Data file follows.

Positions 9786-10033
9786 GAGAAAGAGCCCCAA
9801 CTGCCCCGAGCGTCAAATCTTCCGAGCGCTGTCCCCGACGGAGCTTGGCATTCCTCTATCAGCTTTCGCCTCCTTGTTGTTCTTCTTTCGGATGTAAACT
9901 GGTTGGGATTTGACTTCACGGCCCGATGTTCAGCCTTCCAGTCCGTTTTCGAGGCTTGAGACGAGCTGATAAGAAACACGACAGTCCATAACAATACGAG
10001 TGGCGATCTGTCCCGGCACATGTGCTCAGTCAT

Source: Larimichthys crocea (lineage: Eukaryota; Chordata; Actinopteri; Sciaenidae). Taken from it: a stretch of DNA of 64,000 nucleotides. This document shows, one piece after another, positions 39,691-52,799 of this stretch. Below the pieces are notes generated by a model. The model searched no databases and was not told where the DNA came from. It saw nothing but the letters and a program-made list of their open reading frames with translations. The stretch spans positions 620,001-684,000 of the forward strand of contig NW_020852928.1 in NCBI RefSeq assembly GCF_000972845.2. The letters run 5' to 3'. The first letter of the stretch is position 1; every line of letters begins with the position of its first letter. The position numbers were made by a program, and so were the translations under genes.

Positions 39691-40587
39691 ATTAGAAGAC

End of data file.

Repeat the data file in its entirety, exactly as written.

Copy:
Positions 9786-10033
9786 GAGAAAGAGCCCCAA
9801 CTGCCCCGAGCGTCAAATCTTCCGAGCGCTGTCCCCGACGGAGCTTGGCATTCCTCTATCAGCTTTCGCCTCCTTGTTGTTCTTCTTTCGGATGTAAACT
9901 GGTTGGGATTTGACTTCACGGCCCGATGTTCAGCCTTCCAGTCCGTTTTCGAGGCTTGAGACGAGCTGATAAGAAACACGACAGTCCATAACAATACGAG
10001 TGGCGATCTGTCCCGGCACATGTGCTCAGTCAT

Source: Larimichthys crocea (lineage: Eukaryota; Chordata; Actinopteri; Sciaenidae). Taken from it: a stretch of DNA of 64,000 nucleotides. This document shows, one piece after another, positions 39,691-52,799 of this stretch. Below the pieces are notes generated by a model. The model searched no databases and was not told where the DNA came from. It saw nothing but the letters and a program-made list of their open reading frames with translations. The stretch spans positions 620,001-684,000 of the forward strand of contig NW_020852928.1 in NCBI RefSeq assembly GCF_000972845.2. The letters run 5' to 3'. The first letter of the stretch is position 1; every line of letters begins with the position of its first letter. The position numbers were made by a program, and so were the translations under genes.

Positions 39691-40587
39691 ATTAGAAGAC